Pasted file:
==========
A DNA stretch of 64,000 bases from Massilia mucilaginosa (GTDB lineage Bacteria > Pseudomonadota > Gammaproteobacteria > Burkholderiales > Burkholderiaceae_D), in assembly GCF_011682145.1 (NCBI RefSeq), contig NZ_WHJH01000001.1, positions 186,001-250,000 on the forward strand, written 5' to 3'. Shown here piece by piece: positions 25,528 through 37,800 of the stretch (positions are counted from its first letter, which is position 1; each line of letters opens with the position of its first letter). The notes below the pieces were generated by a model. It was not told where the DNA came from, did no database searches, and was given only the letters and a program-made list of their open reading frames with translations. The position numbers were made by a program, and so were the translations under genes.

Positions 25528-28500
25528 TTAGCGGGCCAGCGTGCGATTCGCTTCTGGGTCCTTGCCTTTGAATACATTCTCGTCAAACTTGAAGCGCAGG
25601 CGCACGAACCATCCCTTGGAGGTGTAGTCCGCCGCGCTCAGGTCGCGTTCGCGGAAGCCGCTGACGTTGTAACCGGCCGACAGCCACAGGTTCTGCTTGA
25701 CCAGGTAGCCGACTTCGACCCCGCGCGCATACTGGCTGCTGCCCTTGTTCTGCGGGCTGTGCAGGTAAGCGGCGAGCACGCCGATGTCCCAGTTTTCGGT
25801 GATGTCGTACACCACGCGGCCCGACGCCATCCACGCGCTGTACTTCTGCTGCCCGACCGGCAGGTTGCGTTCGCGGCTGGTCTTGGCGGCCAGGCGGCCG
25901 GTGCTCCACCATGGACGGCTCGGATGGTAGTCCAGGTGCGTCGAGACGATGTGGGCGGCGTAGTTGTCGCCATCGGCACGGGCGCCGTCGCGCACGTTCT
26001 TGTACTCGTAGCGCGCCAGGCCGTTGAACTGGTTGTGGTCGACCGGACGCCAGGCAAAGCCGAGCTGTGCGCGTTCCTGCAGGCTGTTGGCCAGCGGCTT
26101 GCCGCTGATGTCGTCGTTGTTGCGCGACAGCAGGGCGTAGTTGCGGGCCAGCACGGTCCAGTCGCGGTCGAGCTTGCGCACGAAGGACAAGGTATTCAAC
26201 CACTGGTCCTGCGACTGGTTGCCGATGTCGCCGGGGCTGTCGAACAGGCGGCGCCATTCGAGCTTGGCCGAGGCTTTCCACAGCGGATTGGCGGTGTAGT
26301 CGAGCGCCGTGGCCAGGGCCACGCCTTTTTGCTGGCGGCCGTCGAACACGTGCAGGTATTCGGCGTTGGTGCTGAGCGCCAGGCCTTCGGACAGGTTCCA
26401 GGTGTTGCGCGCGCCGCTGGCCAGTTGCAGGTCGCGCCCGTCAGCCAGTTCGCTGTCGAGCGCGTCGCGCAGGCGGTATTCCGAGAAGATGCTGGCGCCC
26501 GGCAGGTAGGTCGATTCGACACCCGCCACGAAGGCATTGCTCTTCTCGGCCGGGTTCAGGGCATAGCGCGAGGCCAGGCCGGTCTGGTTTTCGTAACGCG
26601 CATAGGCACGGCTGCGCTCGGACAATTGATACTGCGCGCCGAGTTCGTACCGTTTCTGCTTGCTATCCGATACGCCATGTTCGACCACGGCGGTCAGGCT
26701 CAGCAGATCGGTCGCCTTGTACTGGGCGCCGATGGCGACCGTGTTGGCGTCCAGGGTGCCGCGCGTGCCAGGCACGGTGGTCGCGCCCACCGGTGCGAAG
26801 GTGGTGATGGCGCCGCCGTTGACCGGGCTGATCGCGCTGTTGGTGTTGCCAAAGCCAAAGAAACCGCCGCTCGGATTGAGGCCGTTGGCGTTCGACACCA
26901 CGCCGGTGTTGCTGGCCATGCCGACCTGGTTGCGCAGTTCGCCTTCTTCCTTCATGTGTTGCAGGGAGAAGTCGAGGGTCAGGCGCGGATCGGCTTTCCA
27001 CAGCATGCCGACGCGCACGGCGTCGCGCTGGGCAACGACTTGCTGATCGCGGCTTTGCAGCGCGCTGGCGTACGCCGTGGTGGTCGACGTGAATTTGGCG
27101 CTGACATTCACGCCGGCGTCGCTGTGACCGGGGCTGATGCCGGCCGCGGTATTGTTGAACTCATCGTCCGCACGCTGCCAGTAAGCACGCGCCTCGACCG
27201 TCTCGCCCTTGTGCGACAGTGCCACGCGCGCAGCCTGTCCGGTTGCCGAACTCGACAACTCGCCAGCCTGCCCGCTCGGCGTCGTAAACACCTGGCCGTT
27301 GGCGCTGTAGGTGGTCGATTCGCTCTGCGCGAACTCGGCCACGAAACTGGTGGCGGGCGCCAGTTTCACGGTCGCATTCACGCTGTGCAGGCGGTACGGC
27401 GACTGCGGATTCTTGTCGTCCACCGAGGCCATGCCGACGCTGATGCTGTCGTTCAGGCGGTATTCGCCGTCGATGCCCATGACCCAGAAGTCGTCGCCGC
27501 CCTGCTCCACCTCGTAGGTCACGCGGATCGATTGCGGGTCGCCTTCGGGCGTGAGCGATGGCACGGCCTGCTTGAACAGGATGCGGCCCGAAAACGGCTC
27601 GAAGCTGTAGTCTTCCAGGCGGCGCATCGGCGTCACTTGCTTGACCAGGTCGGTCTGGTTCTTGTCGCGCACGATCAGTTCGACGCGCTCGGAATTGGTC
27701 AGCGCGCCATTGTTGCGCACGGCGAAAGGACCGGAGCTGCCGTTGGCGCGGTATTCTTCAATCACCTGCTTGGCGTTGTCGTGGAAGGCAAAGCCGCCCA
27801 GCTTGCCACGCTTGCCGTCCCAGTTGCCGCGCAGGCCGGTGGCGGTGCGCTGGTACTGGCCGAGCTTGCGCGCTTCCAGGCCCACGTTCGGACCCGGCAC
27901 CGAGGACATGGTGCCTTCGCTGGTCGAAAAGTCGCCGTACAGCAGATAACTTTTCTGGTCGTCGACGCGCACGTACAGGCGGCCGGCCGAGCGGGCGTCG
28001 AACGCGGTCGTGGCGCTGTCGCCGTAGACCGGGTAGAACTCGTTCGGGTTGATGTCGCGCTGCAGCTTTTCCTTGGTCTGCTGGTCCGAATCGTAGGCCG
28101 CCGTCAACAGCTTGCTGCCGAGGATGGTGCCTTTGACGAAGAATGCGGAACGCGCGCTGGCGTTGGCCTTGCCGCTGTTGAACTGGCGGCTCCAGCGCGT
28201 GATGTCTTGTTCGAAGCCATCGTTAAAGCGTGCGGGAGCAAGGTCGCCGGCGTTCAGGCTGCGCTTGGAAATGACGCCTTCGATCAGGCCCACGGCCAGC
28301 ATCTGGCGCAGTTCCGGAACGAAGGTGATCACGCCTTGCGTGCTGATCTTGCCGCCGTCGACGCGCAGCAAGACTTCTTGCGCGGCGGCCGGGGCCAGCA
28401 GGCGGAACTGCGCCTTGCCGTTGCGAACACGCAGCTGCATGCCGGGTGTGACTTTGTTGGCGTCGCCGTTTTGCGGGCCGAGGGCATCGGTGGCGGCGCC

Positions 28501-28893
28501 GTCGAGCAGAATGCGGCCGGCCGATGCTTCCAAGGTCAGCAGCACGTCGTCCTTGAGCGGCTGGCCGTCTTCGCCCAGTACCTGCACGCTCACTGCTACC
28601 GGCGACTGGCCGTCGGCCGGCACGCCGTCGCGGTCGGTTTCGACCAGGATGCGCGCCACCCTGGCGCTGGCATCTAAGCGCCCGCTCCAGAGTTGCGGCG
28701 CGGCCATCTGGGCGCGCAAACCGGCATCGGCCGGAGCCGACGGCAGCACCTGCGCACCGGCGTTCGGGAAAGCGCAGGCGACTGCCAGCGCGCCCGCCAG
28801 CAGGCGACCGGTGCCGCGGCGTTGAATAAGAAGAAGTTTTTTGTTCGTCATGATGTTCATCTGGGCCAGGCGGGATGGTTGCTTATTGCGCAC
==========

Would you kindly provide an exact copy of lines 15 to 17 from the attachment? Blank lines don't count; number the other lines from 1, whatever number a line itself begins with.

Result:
26701 CAGCAGATCGGTCGCCTTGTACTGGGCGCCGATGGCGACCGTGTTGGCGTCCAGGGTGCCGCGCGTGCCAGGCACGGTGGTCGCGCCCACCGGTGCGAAG
26801 GTGGTGATGGCGCCGCCGTTGACCGGGCTGATCGCGCTGTTGGTGTTGCCAAAGCCAAAGAAACCGCCGCTCGGATTGAGGCCGTTGGCGTTCGACACCA
26901 CGCCGGTGTTGCTGGCCATGCCGACCTGGTTGCGCAGTTCGCCTTCTTCCTTCATGTGTTGCAGGGAGAAGTCGAGGGTCAGGCGCGGATCGGCTTTCCA